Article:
Hiram Rhodes Revels, the first African American in the U.S. Senate, attended Knox's prep academy in the 1850s...
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Knight Distinguished Associate Professor for the Study of Religion & Culture
2 East South Street
Galesburg, IL 61401-4999
Students pursuing a minor in religious studies are encouraged to design individualized programs of study that draw from an array of varied topics and disciplinary approaches.
The program in Religious Studies considers the critical role religion plays in human life by exploring contemporary and historic expressions of religious traditions, with an emphasis on understanding religion as a global phenomenon. Specific courses may chart the intersections of religion with literature, film, media, music, and art; probe political, philosophical, and psychological implications of religious thought and experience; or examine the development of religious institutions, texts, practices, and beliefs. With cross-listing in departments and programs of History, Philosophy, Psychology, Political Science and International Relations, English, American Studies, Asian Studies, and Film Studies, courses in Religious Studies draw on a wide variety of scholarly disciplines and methodologies.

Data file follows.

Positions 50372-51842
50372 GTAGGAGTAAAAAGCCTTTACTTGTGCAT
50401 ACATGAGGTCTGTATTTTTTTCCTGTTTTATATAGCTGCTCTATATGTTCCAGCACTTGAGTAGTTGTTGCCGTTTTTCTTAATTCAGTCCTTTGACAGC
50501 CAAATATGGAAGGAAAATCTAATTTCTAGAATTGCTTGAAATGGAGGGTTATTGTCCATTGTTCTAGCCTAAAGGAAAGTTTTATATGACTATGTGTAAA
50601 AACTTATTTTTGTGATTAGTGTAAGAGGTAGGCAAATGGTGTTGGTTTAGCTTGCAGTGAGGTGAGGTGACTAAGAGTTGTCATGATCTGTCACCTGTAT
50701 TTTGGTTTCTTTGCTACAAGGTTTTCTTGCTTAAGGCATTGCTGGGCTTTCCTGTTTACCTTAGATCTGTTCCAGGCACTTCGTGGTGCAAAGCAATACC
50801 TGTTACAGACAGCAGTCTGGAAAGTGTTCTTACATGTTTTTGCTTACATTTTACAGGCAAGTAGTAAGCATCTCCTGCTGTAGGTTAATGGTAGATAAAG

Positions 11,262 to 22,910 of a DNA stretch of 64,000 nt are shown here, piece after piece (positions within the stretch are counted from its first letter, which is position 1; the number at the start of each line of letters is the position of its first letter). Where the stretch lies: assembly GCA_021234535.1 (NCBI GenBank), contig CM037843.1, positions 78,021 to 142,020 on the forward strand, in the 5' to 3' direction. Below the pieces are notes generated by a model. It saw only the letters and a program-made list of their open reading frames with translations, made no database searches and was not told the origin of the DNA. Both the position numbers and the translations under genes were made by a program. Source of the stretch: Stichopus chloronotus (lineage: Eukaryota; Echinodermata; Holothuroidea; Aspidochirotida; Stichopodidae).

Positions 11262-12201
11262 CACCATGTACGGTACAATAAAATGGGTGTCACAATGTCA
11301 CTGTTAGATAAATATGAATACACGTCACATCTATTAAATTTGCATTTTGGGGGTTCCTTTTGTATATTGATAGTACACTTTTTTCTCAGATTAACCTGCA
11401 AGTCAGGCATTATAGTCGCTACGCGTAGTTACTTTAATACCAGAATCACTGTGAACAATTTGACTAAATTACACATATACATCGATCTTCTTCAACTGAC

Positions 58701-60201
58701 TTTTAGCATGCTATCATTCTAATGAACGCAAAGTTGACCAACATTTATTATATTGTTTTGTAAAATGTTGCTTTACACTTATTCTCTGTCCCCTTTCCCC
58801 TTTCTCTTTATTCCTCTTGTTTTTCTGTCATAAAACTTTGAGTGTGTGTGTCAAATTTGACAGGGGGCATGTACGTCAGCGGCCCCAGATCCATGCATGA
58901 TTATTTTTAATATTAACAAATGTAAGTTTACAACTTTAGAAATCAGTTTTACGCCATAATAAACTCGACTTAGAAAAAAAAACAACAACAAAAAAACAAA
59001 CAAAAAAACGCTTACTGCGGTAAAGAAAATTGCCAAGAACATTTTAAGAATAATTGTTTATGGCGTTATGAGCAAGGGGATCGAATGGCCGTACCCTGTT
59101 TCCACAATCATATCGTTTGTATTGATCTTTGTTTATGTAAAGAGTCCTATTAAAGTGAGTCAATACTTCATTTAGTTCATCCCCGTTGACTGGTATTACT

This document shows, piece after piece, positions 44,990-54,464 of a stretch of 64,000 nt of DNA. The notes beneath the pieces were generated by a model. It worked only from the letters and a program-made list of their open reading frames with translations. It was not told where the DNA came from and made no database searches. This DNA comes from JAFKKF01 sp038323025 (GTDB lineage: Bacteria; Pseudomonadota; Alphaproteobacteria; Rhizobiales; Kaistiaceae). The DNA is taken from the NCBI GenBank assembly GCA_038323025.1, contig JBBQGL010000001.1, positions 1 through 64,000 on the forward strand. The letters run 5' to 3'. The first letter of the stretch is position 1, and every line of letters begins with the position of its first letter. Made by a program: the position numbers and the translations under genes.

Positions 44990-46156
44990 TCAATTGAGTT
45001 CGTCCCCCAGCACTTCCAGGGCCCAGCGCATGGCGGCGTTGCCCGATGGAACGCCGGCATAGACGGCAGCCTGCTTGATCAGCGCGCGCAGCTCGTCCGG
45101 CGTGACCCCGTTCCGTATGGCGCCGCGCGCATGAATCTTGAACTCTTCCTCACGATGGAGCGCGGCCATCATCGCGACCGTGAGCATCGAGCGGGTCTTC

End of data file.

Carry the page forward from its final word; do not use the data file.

Given the importance of religion to understanding the modern world we live in, taking courses or pursuing a minor in religious studies can be an excellent complement for any major. Students completing a minor will learn to:
Requirements for the minor in religious studies include five credits in courses ranging from an Introduction to Religious Studies course to advanced work in the field, as well as three electives chosen from a wide variety of courses.
Seymour Library and Special Collections & Archives offer a wide range of resources for students in religious studies. The program is also supported by the Nixon Fund for Religious Life, which funds speakers; the Glossberg Visiting Israeli Scholar Program, which funds one scholar each year to teach a course in Jewish Studies; and the Barash and Rudman Funds for Judaic Studies, which support both student and faculty research.
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